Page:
Days turned into weeks, and Dennis was ready to continue hitting golf balls again, but the weather in New Jersey was too cold. He got an invitation to visit Crystal Lago Golf Club in Pompano Beach Florida where he met Alex Ternyei. “Alex the Pro” was the kind of guy who knew how to fix and make things, and after a few weeks of continuous practice on the range with Dennis, they decided to go the course. The first hole was some 310 yards, and so with the same routine that Dennis had almost perfected, he sat on a cushion, fastened the strap that held him in place and secured the rope. Out came the trusty Byron Nelson Driver, and swish off went an arrow straight shot down the middle of the fairway. Releasing Dennis from his hitting position took some time, as did wheeling him down the fairway where the same pre-swing routine took place before he smoothed a five wood shot just onto the apron of the green. Finally, on reaching the green, an excellent first putt left a tap-in par. Dennis was both elated that he could once again play golf and at the same time disappointed in the realisation that he would never reach the level he had before. It had taken 45 minutes, lots of effort and support for Dennis to play just one hole. Alex the Pro had an idea. Alex had agreed to meet Dennis as usual at around eight o’clock in the morning, but on this particular morning, things would be different. While Dennis was still waking-up, he could hear, the sound of hammers, saws, and arching metal. When Alex went to meet Dennis, he did so with a prototype seat mounted over the rear wheel of an open-topped golf buggy. This changed the game for Dennis who could now see a different future.
Dennis wanted to say thank you to the clubs and people that had helped him during those early experimental days in which he found his way of playing the game again despite being a wheelchair user. It was here a second accident took place, in this case, it was a happy accident. Dennis would hit a few balls, and the onlookers would be suitably impressed, but it was when he hit a few ‘funny’ shots that were out of the ordinary, that he really grabbed their attention. Dennis immediately realised that a few trick shots would give his spectators something that they would remember. It was the birth of what would become the Dennis Walters Golf Show. Over the months and years that followed Dennis would work at hitting all manner of shots, some which he copied from the established trick shot specialists of the day and others which he would invent for himself.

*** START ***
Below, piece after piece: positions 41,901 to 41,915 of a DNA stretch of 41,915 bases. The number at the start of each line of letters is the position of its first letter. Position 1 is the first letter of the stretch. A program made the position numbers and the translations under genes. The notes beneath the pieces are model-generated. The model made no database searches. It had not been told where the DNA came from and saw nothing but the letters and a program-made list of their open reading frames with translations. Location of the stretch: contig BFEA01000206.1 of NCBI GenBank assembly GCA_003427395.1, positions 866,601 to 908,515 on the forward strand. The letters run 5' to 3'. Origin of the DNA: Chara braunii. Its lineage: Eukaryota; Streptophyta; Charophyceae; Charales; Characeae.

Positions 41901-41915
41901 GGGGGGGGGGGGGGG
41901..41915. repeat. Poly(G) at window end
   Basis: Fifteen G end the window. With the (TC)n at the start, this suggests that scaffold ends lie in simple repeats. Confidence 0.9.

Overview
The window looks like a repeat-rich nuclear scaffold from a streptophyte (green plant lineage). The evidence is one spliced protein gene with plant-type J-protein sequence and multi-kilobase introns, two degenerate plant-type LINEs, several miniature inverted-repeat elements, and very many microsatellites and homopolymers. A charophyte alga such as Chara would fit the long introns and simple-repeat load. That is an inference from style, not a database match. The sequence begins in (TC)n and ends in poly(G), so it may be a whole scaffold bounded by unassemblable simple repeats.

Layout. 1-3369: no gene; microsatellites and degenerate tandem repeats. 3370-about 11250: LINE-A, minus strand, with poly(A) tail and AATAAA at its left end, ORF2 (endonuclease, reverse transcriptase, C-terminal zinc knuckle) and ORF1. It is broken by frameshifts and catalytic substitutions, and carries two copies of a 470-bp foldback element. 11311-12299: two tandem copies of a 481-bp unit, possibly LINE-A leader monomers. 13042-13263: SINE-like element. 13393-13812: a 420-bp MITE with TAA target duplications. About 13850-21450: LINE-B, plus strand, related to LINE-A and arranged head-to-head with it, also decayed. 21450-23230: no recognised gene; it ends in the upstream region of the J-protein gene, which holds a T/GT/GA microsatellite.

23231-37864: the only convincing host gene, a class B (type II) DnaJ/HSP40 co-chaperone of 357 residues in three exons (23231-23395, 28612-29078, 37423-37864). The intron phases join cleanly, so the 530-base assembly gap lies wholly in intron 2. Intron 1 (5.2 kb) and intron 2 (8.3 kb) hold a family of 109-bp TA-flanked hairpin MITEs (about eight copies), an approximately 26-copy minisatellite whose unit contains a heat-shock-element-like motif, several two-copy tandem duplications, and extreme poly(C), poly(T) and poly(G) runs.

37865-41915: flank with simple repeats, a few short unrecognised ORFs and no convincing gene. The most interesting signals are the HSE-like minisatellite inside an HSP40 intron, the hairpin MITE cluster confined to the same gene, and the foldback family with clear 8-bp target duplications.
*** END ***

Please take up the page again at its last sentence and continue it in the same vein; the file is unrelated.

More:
Dennis talks about learning and practising for his Golf Show
AUDIO: 2.Learning and practising his golf show – 1.40 mins
For those who are steeped in golf, the name Dr Gary Wiren will be familiar. Gary who at the time was one of the worlds best golf educators served on the PGA of America training panel for over a decade. Gary became an advocate for Dennis, and it was his intervention in those early years that helped get Dennis a few golf shows. The first of these was with famed teachers Bob Toski and Jim Flick. Although initially Dennis was very shy and really did not have too much in his trick shot armoury, he kept learning, kept developing his repertoire, and improving his presentation. Those few shows turned into more and today with over 3,000 golf shows under his belt, he can rightly claim to be one of the best in the business. Dennis prepares for each and every show as he would have prepared for a tournament in his early years as a player. Never once he says “has he given anything less than his best.” With golf shows at Augusta, St Andrews, and with some of the greatest names in golf, including Arnold Palmer, Jack Nicklaus, Gary Player and Tiger Woods with whom he has conducted more than thirty clinics to his credit, Dennis readily identifies with his audience.
Dennis talks about his Golf Show